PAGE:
2. Develop categories that reflect the purposes of your projects.  Common examples are revenue enhancement, cost savings, and regulatory compliance.  But those are just the most general.  Use categories that are meaningful within your organization, particularly categories that can be tied to strategic goals.  Here’s a tip for your categories: Choose a few big categories, and then put in some sub-categories if necessary.  The big categories will last for years; the sub-categories may change as the strategic goals change.
  3. Get some basic data about each project.  Every approved project should have some minimum common information such as goal, sponsor, project manager, start date, and target due date.  All of this information can be listed in a simple spreadsheet.

This initial inventory of projects will give you and your management team plenty to talk about. Look for these quick opportunities for cost savings:

  • Redundant projects.  “Great minds think alike.”  Unfortunately, that can lead to different managers having the same great idea and pursuing it independently.  Scan the list for projects that solve the same problem and get their sponsors to decide how to find a common solution.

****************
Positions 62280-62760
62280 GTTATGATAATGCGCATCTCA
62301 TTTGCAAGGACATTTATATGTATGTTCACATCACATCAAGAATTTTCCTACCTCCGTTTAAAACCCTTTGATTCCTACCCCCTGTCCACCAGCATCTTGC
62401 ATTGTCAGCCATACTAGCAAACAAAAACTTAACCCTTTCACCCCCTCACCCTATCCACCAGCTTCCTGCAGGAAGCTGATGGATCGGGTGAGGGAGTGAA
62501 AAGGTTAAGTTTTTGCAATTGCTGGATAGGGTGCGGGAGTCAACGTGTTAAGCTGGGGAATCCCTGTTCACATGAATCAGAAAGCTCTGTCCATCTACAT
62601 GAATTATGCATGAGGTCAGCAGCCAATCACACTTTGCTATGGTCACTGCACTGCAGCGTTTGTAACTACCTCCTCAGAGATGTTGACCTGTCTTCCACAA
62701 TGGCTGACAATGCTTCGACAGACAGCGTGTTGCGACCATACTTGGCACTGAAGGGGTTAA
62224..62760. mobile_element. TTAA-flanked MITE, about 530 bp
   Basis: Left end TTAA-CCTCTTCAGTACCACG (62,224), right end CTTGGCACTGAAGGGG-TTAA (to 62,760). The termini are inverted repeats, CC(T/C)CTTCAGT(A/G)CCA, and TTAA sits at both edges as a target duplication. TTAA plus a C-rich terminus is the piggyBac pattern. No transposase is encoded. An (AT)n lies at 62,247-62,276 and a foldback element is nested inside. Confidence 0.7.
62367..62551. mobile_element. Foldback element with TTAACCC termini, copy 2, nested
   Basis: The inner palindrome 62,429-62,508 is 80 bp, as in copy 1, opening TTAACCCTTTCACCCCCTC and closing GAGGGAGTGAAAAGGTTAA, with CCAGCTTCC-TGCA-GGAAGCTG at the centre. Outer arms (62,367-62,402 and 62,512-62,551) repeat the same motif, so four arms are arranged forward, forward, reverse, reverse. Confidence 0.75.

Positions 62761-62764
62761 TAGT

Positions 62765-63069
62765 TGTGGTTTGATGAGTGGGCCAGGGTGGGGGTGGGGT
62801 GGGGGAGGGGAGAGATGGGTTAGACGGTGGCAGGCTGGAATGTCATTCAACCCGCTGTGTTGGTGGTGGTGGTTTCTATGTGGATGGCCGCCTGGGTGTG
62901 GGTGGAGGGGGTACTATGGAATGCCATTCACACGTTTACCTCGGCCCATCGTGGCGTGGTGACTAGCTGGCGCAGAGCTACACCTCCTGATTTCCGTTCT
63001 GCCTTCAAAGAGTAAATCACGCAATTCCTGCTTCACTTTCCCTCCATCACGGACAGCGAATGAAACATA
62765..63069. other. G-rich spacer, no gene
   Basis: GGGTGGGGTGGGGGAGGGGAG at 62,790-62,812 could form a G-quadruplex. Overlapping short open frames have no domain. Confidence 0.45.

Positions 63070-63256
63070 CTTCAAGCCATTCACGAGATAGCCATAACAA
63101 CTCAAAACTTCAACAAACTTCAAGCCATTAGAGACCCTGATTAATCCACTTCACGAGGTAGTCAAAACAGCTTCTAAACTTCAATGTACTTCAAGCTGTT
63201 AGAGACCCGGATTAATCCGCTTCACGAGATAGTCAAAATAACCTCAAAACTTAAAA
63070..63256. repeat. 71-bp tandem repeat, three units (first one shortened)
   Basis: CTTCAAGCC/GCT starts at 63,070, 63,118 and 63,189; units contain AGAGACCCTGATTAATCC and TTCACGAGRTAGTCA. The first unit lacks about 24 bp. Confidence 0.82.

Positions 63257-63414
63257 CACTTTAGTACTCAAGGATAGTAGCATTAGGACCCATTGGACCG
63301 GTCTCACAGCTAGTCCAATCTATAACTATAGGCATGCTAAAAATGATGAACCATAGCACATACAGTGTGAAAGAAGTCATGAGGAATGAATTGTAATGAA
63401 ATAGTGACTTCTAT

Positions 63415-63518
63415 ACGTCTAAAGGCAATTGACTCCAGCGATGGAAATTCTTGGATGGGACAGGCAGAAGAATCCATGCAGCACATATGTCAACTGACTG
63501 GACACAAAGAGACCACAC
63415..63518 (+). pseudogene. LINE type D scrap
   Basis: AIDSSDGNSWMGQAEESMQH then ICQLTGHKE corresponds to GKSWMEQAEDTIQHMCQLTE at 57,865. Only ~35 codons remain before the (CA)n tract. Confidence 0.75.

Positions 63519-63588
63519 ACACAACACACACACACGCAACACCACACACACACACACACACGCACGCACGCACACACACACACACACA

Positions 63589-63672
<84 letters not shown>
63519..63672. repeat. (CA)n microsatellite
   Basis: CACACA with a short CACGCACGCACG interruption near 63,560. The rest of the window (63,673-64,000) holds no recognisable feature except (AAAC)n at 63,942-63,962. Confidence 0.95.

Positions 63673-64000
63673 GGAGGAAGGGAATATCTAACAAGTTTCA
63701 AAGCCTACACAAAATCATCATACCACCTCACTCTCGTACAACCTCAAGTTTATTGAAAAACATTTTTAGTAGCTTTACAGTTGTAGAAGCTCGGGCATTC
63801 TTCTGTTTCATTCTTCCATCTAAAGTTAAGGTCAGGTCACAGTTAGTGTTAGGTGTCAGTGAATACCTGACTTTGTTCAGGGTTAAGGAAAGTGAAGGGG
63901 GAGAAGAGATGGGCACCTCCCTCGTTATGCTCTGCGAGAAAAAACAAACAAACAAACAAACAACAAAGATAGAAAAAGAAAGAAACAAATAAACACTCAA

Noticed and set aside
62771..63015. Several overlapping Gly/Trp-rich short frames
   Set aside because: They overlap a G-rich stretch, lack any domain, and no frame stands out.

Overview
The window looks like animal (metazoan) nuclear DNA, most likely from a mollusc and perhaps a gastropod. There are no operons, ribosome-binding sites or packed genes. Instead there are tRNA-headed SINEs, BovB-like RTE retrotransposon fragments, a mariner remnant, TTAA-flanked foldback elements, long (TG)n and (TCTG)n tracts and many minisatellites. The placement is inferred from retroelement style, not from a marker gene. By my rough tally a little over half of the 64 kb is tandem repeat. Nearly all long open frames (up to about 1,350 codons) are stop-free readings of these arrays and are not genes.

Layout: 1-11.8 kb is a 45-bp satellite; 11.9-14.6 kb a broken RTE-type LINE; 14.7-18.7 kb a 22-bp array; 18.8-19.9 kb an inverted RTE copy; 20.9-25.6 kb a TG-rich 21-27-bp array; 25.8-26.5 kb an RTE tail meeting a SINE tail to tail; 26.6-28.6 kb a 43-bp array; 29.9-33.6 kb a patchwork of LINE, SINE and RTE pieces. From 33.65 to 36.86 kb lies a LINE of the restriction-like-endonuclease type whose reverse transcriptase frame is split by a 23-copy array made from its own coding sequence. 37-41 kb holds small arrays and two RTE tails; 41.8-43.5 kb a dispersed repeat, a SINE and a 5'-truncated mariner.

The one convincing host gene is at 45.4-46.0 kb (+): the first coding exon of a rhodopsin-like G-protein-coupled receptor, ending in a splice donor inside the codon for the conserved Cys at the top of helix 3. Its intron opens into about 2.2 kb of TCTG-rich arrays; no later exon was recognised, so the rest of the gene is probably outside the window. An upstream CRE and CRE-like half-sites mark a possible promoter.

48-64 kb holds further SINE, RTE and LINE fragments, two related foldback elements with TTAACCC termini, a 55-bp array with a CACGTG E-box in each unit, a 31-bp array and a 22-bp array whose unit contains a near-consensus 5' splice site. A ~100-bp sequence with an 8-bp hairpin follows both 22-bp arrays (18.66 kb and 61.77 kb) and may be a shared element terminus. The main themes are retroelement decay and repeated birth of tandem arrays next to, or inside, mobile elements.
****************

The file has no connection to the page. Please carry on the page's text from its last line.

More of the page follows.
• Conflicting solutions. Independent initiative can lead to inconsistent and even conflicting projects.  For example, are different departments in a healthcare organization investing in incompatible technologies and missing an opportunity to lower their deployment and maintenance costs? Sometimes the absolute best solution for an individual project isn’t the best one for the organization as a whole, but without visibility on all the projects, that can’t be discovered.
  • Low priority or strategically unaligned projects. Some projects linger on the back burner for a long time.  Maybe they should just be canceled outright.  Other projects won’t fit into a strategic category – a good idea that doesn’t fit the overall goals.  These projects should generate serious discussion among the management team. 

Project portfolio management entails much more than a project inventory, but this first step shows that you’ll get a quick return when you begin managing the collection of projects.